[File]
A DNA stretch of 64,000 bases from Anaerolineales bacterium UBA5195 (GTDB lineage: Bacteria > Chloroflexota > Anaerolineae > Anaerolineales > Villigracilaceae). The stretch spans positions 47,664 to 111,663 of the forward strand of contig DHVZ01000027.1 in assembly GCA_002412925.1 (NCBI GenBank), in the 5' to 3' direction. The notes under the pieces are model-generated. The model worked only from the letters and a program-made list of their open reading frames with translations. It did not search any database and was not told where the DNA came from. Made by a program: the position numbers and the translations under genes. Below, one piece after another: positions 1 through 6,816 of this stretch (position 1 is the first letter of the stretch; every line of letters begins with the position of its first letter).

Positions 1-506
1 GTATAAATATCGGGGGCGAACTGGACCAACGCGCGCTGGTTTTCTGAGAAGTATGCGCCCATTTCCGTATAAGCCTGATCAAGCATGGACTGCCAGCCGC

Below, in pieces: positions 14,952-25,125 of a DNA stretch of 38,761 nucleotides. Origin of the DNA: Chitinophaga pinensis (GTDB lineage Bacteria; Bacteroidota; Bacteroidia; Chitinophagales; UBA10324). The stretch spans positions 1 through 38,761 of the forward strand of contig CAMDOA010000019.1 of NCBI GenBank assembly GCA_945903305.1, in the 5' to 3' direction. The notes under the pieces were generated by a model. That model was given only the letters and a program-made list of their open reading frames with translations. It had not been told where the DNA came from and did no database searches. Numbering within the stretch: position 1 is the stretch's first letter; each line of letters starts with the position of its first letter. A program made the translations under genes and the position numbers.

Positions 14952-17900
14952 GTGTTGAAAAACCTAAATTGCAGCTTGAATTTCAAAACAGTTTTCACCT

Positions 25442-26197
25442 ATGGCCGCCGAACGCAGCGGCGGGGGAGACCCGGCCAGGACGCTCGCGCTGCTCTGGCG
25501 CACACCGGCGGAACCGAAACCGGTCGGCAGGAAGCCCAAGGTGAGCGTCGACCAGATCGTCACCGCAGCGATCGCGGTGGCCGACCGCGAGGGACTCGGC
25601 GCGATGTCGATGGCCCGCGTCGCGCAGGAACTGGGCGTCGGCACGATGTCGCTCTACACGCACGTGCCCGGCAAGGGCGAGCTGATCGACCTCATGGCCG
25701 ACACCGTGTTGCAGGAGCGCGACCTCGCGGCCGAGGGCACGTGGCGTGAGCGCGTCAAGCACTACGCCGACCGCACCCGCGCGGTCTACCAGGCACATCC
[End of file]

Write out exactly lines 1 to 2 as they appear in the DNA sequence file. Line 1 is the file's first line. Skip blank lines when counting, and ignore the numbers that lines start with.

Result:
A DNA stretch of 64,000 bases from Anaerolineales bacterium UBA5195 (GTDB lineage: Bacteria > Chloroflexota > Anaerolineae > Anaerolineales > Villigracilaceae). The stretch spans positions 47,664 to 111,663 of the forward strand of contig DHVZ01000027.1 in assembly GCA_002412925.1 (NCBI GenBank), in the 5' to 3' direction. The notes under the pieces are model-generated. The model worked only from the letters and a program-made list of their open reading frames with translations. It did not search any database and was not told where the DNA came from. Made by a program: the position numbers and the translations under genes. Below, one piece after another: positions 1 through 6,816 of this stretch (position 1 is the first letter of the stretch; every line of letters begins with the position of its first letter).

Positions 1-506